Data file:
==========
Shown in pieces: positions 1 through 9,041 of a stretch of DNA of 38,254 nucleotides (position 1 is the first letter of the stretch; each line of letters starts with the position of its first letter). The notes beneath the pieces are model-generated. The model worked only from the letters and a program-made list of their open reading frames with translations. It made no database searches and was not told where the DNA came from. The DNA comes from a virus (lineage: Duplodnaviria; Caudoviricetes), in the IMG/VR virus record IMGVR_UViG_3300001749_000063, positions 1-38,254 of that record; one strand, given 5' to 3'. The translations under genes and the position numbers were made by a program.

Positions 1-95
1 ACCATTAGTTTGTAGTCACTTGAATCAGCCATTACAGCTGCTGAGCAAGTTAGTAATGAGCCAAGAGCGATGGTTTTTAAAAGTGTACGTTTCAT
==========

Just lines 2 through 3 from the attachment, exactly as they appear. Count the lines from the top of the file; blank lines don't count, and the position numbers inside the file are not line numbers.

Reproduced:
Positions 1-95
1 ACCATTAGTTTGTAGTCACTTGAATCAGCCATTACAGCTGCTGAGCAAGTTAGTAATGAGCCAAGAGCGATGGTTTTTAAAAGTGTACGTTTCAT